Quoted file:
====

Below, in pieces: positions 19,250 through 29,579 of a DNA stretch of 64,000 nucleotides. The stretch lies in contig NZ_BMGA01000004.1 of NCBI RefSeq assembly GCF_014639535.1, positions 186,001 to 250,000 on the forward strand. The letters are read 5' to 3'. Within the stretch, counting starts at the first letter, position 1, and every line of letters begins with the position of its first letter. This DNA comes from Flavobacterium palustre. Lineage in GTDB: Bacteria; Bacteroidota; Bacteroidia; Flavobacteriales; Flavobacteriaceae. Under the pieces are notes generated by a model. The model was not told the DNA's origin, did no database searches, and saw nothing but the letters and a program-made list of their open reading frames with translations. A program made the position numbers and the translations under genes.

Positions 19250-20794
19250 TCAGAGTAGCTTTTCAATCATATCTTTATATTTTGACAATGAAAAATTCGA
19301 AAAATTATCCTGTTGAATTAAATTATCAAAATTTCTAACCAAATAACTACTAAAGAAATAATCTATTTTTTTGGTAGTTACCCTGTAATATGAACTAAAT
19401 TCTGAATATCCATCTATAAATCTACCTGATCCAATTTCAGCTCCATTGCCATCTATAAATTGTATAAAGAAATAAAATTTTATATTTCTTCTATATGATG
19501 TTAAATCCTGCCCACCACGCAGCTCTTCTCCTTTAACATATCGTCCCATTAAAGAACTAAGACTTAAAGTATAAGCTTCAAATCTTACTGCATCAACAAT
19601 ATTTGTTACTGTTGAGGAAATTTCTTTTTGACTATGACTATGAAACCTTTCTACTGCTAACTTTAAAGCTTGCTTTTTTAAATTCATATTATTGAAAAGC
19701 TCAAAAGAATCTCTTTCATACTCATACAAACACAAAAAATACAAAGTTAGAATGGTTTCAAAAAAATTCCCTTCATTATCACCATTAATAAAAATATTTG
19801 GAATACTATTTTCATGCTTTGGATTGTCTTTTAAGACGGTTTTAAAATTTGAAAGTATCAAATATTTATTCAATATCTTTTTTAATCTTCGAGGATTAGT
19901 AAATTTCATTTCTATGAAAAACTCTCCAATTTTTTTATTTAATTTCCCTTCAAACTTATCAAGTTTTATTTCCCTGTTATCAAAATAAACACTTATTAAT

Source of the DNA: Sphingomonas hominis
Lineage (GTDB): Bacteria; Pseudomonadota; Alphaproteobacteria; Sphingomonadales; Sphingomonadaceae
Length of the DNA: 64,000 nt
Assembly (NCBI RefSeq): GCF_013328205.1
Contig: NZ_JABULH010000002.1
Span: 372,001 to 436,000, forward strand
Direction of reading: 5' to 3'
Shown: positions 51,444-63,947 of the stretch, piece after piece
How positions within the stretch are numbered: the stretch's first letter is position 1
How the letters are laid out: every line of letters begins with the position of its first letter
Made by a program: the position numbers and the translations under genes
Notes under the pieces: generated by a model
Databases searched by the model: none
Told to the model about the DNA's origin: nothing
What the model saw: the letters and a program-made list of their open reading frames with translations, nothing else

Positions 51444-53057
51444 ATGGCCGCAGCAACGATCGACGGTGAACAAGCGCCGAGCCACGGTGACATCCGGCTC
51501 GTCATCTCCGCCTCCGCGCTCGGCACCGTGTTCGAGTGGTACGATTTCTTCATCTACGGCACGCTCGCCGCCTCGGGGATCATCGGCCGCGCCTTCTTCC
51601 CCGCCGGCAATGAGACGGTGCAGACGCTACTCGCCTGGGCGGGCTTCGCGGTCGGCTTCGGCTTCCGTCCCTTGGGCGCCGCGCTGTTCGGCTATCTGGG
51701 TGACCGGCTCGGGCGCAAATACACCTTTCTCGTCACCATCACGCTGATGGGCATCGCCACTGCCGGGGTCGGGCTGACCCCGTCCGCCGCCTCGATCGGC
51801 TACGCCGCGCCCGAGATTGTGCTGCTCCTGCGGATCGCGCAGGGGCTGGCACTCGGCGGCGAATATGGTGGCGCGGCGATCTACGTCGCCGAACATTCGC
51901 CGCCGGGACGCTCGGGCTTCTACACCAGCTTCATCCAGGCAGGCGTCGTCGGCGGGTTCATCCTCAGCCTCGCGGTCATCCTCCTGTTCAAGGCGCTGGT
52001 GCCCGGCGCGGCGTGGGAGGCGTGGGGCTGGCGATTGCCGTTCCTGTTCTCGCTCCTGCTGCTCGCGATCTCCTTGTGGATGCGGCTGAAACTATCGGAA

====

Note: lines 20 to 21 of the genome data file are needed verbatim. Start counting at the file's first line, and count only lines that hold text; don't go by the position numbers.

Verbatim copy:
How the letters are laid out: every line of letters begins with the position of its first letter
Made by a program: the position numbers and the translations under genes